The Gator handoff: one alumnus steps in for another as KPIX 5’s weeknight anchor

Ryan sits in the anchor chair on set

Alumnus Ryan Yamamato anchors the 5, 7 and 11 p.m. on KPIX 5.

Ryan Yamamoto takes over the timeslot of veteran anchor and Gator Great Ken Bastida

Alumnus Ryan Yamamoto (B.A., ’94) is quick to correct anyone who says he’s stepping into the shoes of former KPIX 5 anchor and fellow alumnus Ken Bastida (B.A., ’80). Alumni Hall-of-Famer Bastida announced his retirement from the San Francisco station in October of 2021 after a 30-plus year career with the TV station. He’s a titan of Bay Area news, Yamamoto says, and you don’t replace someone like that.

“You have to forge your own path because if I tried to walk in [Ken’s] footsteps — those are big footsteps,” he explained. “I don’t think it would be fair to put that kind of pressure on myself.”

Before coming home to the Bay Area, Yamamoto was the weekday morning anchor for KOMO in Seattle for more than five years. He’s now the 5, 7 and 11 p.m. weeknight anchor at CBS-affiliate KPIX, filling Bastida’s old time slots. And he’s sharing the spotlight at 5 p.m. with another Gator alum, anchor Sara Donchey (B.A., ’12), who is also new to the station. He’s been at the station for less than a month, but he’s already blazing a trail. There are only a handful of full-time Asian male TV news anchors in California. “I don’t wear that on my sleeve, but it is a reality,” he said.

Yamamoto knows how powerful it is to see someone who looks like him on camera. As a kid growing up in Pinole, he’d watched Asian American TV reporters like Lloyd LaCuesta, Vic Lee and David Louie deliver the news, and that left an impression. “You start processing that as a kid and think, maybe I can do that,” he said.

To the dismay of his parents, who hoped he’d become a doctor or lawyer, he decided to follow in the footsteps of LaCuesta, Lee and Louie. He got his start early, writing for the Spartan Spectrum, the Pinole Valley High School newspaper, and serving as an announcer at his high school football and basketball games. When it came time to apply to college, his decision was simple — San Francisco State University had the best broadcast program in Northern California, he says.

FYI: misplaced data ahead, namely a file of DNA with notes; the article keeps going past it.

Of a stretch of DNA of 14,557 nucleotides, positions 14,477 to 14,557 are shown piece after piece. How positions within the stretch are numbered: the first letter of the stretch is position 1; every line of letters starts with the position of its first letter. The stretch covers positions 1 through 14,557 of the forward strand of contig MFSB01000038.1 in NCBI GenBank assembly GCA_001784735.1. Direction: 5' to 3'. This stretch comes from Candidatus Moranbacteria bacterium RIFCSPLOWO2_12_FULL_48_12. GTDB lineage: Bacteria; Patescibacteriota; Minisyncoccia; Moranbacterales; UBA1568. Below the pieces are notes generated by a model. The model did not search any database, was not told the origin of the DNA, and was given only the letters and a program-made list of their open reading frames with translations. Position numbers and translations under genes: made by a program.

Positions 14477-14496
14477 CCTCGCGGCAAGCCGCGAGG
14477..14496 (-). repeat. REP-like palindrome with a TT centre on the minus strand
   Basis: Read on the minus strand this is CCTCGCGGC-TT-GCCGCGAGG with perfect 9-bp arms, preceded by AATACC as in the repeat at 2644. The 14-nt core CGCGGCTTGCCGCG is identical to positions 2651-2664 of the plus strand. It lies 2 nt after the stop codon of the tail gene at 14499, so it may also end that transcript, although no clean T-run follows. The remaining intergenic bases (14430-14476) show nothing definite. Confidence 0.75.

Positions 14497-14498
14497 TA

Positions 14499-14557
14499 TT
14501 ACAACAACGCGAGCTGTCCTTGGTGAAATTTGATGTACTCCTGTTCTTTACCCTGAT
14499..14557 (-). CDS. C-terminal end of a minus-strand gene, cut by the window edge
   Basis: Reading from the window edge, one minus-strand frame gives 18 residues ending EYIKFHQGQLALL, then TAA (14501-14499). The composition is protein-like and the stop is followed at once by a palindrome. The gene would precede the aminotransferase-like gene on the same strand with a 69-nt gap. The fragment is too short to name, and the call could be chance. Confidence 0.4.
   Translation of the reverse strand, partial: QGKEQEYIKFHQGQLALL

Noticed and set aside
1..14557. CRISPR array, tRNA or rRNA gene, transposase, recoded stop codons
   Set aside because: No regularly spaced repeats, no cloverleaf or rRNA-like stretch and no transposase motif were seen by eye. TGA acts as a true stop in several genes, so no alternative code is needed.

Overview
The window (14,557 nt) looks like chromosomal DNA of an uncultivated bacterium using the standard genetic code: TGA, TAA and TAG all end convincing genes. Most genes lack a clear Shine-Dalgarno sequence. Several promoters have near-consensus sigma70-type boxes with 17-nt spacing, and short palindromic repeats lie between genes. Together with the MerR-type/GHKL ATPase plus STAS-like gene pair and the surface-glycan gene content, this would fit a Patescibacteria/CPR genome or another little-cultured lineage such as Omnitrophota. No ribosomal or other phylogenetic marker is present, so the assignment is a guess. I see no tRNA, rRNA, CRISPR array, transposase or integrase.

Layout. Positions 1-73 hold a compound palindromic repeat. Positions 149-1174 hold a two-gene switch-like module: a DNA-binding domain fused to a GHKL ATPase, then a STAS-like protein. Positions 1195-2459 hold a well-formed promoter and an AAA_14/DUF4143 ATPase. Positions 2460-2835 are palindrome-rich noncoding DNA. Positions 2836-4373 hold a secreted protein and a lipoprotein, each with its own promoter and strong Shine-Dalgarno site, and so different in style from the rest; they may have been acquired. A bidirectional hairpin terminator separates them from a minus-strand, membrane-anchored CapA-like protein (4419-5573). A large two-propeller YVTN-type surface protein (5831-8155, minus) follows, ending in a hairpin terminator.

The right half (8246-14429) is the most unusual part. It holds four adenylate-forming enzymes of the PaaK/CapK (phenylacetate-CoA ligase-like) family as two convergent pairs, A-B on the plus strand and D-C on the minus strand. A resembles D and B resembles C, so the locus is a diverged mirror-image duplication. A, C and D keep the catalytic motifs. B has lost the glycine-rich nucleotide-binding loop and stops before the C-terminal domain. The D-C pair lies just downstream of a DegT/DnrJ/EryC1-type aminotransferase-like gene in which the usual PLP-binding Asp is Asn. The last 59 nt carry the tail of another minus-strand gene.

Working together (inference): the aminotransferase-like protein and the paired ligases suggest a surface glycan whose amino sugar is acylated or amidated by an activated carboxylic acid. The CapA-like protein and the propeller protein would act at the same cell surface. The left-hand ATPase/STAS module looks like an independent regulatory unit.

At San Francisco State, he dabbled in sports and news broadcasting, learning the most from his news production and sports broadcasting classes. He got firsthand experience in front of the camera, behind the camera and in the production booth. Some of his favorite memories were covering Gator Athletics games live.

“Everything would go wrong,” he laughed. “With TV production you can’t just talk about it, you have to physically go out and make mistakes and fail and then succeed and learn.” But failure is an invaluable teacher, Yamamoto adds.

After college, Yamamoto did what most journalists of his generation did — he headed for smaller markets and worked his way up. Or, in his case, back home. Nowadays, reporters can work their way up much faster because of social media, he says. He worked at stations in Columbia, Missouri; Pocatello, Idaho; San Diego; Sacramento; and Seattle before returning home.

He landed in places where the culture and politics were worlds apart from the Bay Area, especially when it came to people’s attitudes toward race. “There’s a whole different world out there that has a different worldview, and you can either fight that and look down on it or you can accept it and learn from it,” he said. “And maybe you help change minds just by doing your job.”

But he admits being home has been wonderful. To start, he no longer hides his allegiance to the Golden State Warriors. (He’s a lifelong fan and was even the team’s game-day DJ back when they played in Oakland.) His parents have fully embraced his career now. His dad was in a commercial that aired on Channel 5 promoting his son’s Bay Area return. “All of his friends are calling him up. He’s getting his 15 minutes [of fame]. He’s become a celebrity out of this,” Yamamoto says.

But the new gig didn’t come without challenges. At 50 years old he pulled himself away from a pretty comfortable job in Seattle. “There’s going to be moments where it’s not going to be pretty, probably,” he said. “But this is going to help me grow as a broadcaster. You just have to keep moving forward.”

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